“Many years back, workstations would have been more than enough to get to the design and innovation that Royal Enfield needed, but over time they had a need to progress quickly into larger scale infrastructure,” Pellegrino said. “This solution enabled 15x faster increases in productivity. The company also noticed that the number of prototypes, because they were able to iterate faster on their research and their modelling, was reduced by 25%.”

The same concepts from this solution is deployable broadly in Dell EMC Ready Solutions for Digital Manufacturing, with the target audience being small and medium manufacturers of 500 employees and under.

The final new offering, Dell EMC Ready Solutions with Bright Computing’s Bright Cluster Manager, is designed to automate the process of building and managing modern high-performance clusters.

“This is a new integration coming up between VMware and Bright Computing,” said Onur Celebioglu, Senior Director of Engineering, HPC and Emerging Workloads at Dell. “We work hand in hand with VMware and Bright to enable Bright to be able to provision VMs and cluster of clusters, using VMware’s virtualization technology.:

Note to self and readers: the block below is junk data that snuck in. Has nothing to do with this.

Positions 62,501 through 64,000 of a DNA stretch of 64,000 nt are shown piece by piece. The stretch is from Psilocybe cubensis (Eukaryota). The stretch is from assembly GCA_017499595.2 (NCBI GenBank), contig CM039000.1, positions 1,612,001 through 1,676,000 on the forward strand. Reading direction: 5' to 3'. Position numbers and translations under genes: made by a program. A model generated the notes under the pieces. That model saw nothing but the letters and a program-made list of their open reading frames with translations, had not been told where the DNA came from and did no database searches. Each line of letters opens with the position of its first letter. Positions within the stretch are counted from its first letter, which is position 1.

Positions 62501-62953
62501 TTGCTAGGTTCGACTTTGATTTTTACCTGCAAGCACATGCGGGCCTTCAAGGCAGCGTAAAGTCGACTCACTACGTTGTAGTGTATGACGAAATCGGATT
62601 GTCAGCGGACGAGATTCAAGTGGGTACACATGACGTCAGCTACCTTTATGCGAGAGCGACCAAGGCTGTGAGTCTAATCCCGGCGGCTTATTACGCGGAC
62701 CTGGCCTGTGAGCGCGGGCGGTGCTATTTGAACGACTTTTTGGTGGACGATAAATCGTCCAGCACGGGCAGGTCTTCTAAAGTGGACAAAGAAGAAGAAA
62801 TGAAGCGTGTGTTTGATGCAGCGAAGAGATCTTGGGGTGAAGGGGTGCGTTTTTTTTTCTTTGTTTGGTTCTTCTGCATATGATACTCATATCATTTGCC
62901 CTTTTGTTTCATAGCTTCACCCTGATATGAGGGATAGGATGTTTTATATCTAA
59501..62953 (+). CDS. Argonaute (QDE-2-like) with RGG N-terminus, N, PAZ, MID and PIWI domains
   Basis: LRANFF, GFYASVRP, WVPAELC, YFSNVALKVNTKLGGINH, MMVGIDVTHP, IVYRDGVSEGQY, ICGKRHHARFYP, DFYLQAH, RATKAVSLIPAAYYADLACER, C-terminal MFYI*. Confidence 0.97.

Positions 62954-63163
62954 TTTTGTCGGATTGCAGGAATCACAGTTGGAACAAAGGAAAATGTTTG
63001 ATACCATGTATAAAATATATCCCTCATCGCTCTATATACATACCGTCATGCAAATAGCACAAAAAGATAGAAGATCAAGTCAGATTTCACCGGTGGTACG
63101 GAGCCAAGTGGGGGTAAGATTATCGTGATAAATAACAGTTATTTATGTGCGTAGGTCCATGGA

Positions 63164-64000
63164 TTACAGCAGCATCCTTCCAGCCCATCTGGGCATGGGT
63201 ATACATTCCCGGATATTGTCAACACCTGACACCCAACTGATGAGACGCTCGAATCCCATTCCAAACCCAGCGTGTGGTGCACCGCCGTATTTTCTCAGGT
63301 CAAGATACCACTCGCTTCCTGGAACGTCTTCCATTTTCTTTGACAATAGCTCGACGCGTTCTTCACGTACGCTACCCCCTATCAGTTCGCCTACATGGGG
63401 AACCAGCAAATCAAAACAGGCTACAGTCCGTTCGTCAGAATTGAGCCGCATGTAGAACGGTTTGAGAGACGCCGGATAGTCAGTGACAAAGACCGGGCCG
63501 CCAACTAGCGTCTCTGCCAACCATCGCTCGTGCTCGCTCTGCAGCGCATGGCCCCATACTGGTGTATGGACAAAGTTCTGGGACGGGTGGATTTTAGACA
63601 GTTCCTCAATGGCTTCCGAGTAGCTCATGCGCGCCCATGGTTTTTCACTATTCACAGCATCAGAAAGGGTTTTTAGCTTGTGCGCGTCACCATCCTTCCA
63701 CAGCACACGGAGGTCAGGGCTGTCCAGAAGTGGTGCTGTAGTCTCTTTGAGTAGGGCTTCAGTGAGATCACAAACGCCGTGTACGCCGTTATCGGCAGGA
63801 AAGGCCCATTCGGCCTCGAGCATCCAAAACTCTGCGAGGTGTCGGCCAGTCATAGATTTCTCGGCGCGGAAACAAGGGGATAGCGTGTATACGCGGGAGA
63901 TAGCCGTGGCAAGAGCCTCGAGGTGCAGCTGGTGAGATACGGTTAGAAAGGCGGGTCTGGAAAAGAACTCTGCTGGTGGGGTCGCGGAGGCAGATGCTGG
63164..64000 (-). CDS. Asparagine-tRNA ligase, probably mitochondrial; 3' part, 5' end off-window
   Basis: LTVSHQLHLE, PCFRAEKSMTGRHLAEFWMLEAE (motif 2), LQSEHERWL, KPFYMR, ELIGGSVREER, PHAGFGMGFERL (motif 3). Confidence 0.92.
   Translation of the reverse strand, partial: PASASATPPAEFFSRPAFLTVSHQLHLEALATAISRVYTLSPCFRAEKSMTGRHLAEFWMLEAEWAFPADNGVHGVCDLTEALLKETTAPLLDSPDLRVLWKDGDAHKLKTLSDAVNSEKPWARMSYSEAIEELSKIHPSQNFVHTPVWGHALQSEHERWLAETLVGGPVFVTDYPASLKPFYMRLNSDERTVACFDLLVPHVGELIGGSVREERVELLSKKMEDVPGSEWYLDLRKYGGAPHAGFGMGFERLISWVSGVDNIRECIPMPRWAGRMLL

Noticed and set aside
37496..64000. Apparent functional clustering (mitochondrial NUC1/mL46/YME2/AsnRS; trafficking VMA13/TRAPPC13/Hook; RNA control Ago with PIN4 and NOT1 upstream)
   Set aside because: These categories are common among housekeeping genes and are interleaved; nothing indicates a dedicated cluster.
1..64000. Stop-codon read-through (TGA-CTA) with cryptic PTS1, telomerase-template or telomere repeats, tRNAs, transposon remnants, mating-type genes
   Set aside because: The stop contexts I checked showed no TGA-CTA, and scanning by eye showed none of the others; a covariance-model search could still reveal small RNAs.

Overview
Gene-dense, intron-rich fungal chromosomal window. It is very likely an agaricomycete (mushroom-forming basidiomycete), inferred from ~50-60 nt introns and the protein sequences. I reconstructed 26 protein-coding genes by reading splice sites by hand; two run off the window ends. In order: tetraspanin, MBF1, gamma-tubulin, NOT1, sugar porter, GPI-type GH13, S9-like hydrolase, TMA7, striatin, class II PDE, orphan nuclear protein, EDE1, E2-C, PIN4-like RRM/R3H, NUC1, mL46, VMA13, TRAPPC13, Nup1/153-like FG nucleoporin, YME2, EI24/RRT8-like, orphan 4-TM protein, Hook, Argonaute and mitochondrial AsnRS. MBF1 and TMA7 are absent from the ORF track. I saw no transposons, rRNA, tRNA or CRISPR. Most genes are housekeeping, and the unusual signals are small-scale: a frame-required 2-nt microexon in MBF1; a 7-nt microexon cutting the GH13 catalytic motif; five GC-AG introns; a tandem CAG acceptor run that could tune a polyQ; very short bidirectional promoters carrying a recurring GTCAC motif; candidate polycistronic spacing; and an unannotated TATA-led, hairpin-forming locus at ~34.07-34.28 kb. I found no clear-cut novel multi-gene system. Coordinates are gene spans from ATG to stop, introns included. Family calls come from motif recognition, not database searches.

Celebioglu said that until a couple years ago, HPC customers would standardize on bare metal systems and not consider virtualization technology, but that has dropped with the platform overhead.

“We have also seen a lot of commercial companies that previously did not use HPC but standardized on VMware needing HPC systems and AI systems, and since they are standardized on VMware technology for their IT infrastructure, they are also interested in managing their AI and HPC systems the same way,” Celebioglu added.

The partnership with VMware and Bright Computing was the result. The software combines provisioning, monitoring and change management into one tool that spans the entire cluster lifecycle. It lets customers build a cluster in public clouds or expand their physical cluster into public clouds.

Dell also emphasized how many customers are showing interest in HPC or AI as-a-service from Dell’s Cloud Service Provider partners.

“There are also some companies who want dedicated bare metal HPC systems, but still do not want the complexity of managing those systems,” said Jay Boisseau, AI & HPC Technology Strategist at Dell Technologies. He highlighted how a partner, R Systems, has this capability. Dell and R Systems are involved with customer Spire Global, which has an earth observing system satellite data into information usable by HPC systems for uses like weather forecasting.

“This is now a great success story for us how we can make HPC as a service in a different kind of way, in a colo, with an expert CSP managing all of the infrastructure,” Boisseau said. “It’s as much like a utility as possible.

Boisseau said that this is an area of growth for Dell, with other hosted and managed HPC and AI-as-a-Service offerings available in conjunction with partners like DXC Technology and Verne Global, as well as R Systems.

“We expect this model will grow for the many companies who are not science or engineering focused, but absolutely need simple, effective access to HPC,” Boisseau concluded.